“This is the first in a series of two books (so far) set in China during the early 1700’s. The only Westerners allowed in at the time were Jesuit priests, because the Emperor appreciates- and makes use of- their skill with astronomy. Librarian, Li Du, has been exiled for angering the Emperor, but his knowledge and skills are called upon to solve a murder in a city the Emperor is visiting, because of a scheduled total eclipse of the sun.” -Sandy at Alto
We're Going to Need More Wine: Stories: Library Edition by Gabrielle Union
“I am usually wary of authors reading their own audiobooks, but Gabrielle Union is perfection. Her stories are funny, crazy, and eye-opening.” -Samantha at KDL’s Service Center
The Nix: A novel by Nathan Hill
"This book reminded me a lot of John Irving’s writing. So while I didn’t particularly like the characters, this story was engrossing."-Michelle at KDL's Service Center
Ghosts of the Tsunami: Death and Life in Japan's Disaster Zone by Richard Lloyd Parry
“Richard Parry, a journalist for The Times based in Tokyo takes an inside look on lives affected by the Tsunami in March 11, 2011. This is a somber and intense read for those who want to see how humanity copes with catastrophe and loss.” –Hannah at Wyoming
The Boat Runner: A Novel by Devin Murphy
“The Boat Runner is the haunting coming of age story of Jacob Koopman, a 14 year old Dutch boy at the onset of WWII. Epic in scope, reflective in tone, layered with adventures, and masterfully written, it was difficult to put down. When the circumstances of his loss lead him to question his allegiance to his country, his family and to himself, what will he choose?” –Nanette at Cascade
Midnight at the Bright Ideas Bookstore: A Novel by Matthew Sullivan
“Midnight at the Bright Ideas Bookstore by Matthew Sullivan is a debut novel that begins with a suicide in a bookstore in Denver. Lydia Smith is the bookseller who is married to her job at the store. When one of her favorite customers, Joey Molina hangs himself in the history section and she finds a photograph of herself at her 10th birthday party in the pocket of his jeans the mystery begins, since she they never knew each other as children. In her quest to find answers, a horrible memory resurfaces. A well-written novel. I look forward to additional works by this author.” – Gene, Information Substitute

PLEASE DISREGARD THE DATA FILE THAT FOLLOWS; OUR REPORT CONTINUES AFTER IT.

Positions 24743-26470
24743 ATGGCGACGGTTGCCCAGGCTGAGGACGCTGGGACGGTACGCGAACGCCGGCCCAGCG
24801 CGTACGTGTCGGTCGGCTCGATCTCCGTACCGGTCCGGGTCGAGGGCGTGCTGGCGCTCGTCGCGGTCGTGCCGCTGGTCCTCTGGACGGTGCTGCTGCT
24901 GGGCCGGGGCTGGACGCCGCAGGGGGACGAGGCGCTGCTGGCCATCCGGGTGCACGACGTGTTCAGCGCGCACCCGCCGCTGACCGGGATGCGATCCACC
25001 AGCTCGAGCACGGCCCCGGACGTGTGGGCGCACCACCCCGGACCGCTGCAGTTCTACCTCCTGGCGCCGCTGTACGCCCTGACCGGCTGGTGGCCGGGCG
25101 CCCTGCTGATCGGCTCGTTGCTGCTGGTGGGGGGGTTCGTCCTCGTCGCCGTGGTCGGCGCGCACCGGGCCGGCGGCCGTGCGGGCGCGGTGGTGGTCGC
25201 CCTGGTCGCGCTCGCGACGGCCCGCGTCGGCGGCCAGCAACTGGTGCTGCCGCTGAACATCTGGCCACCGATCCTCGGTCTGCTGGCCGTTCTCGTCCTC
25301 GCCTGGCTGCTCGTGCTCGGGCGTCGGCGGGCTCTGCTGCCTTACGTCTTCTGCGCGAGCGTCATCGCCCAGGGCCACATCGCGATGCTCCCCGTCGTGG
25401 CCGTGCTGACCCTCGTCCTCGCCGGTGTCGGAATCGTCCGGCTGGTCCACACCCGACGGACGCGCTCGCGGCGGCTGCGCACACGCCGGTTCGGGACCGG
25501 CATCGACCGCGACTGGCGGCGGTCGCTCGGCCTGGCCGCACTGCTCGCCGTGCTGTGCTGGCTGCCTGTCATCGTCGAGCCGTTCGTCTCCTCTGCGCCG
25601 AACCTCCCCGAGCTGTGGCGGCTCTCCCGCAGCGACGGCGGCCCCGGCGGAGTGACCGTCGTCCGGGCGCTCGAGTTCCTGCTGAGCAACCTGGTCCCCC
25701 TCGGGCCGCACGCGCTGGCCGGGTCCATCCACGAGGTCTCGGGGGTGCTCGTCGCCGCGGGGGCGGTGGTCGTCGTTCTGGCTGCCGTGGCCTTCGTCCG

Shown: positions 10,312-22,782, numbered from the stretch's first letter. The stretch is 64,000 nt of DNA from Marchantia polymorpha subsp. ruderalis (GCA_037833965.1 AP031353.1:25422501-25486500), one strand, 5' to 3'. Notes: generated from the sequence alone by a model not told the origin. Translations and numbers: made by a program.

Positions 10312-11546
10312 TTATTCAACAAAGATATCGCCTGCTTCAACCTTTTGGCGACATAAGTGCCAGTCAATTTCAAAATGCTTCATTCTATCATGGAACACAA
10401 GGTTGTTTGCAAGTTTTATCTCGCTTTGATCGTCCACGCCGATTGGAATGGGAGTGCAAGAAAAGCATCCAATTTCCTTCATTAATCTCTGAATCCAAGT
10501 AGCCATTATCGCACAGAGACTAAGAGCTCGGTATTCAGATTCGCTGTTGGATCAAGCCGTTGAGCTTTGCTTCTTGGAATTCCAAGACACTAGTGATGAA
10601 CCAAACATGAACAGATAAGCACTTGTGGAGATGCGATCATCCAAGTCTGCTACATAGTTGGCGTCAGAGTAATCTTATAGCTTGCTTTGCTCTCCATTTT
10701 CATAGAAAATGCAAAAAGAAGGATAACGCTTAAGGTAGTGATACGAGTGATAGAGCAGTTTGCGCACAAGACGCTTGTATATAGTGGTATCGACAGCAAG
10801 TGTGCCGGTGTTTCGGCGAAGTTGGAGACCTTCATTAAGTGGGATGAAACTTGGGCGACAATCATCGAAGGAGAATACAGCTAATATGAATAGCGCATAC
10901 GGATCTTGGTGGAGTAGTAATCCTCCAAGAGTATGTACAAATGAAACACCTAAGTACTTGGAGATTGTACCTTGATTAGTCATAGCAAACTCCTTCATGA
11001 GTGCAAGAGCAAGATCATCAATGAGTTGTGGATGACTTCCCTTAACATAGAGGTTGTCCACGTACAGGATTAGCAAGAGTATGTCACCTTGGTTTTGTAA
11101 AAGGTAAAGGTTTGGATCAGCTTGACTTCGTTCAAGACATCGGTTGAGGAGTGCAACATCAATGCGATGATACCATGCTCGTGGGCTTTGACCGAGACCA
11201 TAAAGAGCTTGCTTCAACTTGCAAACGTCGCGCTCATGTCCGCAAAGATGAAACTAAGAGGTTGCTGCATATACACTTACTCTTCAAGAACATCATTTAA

Letters from Skye: A Novel by Jessica Brockmole
“If you liked The Guernsey Literary & Potato Peel Society, you’ll also like Letters from Skye by Jessica Brockmole. Elspeth Dunn is a reclusive poet in turn of the century Scotland. One day she receives a ‘fan letter’ from a cocky and fun-loving American college student, David Graham, who has read her poetry. They begin a correspondence that develops into a love that lasts into the time of World War I, when both Elspeth’s husband and David go missing. Alternating with Elspeth’s story is the story of her daughter, also corresponding with the man she loves during World War II. Only when Elspeth goes missing after a London blitz strikes her apartment, does her daughter discover her mother’s secret.” – Debora at Cascade
My Grandmother Asked Me to Tell You She's Sorry by Fredrik Backman
“This book was such a cleaver combination of a fantasy world and the real world. Elsa is seven when her grandmother dies but she is left with a quest that brings her into contact with all the different people living in her building and thus to a better understanding of her Grandmother.” – Beth at Gaines Township
Kitchen Confidential Updated Edition: Adventures in the Culinary Underbelly (P.S.) by Anthony Bourdain
“This is the type of book you read in one sitting; you simply can’t put it down! Bourdain, known best for his multitude of raw, adventurous, foodie television series, takes you on a colorful journey from his first memory of truly tasting good food, through his struggles as a young chef – and provides plenty of advice to both aspiring cooks and those who love to dine out along the way (e.g., never eat out for brunch and never order fish on a Monday).” – David at KDL’s Service Center
Priestdaddy: A Memoir by Patricia Lockwood
“I can’t recommend Priestdaddy by Patricia Lockwood highly enough. Lockwood is a poet with a knack for whimsical, wickedly apt metaphor, and in Priestdaddy, she turns her unblinking, poetic eye onto her unconventional upbringing. The resulting memoir is a worthwhile read for anyone who had a strange childhood, which is to say anyone who had a childhood.” – Jackie at KDL’s Service Center
The Dreadful Tale of Prosper Redding by Alexandra Bracken
“I really enjoyed The Dreadful Tale of Prosper Redding by Alexandra Bracken, both book and audio. Mischievous monsters, grumpy malefactors, and family curses, oh my! With funny characters and a cliff-hanger ending, this book is sure to please middle-grade fantasy fans.” – Liz at Plainfield
Destiny Disrupted: A History of the World Through Islamic Eyes by Tamim Ansary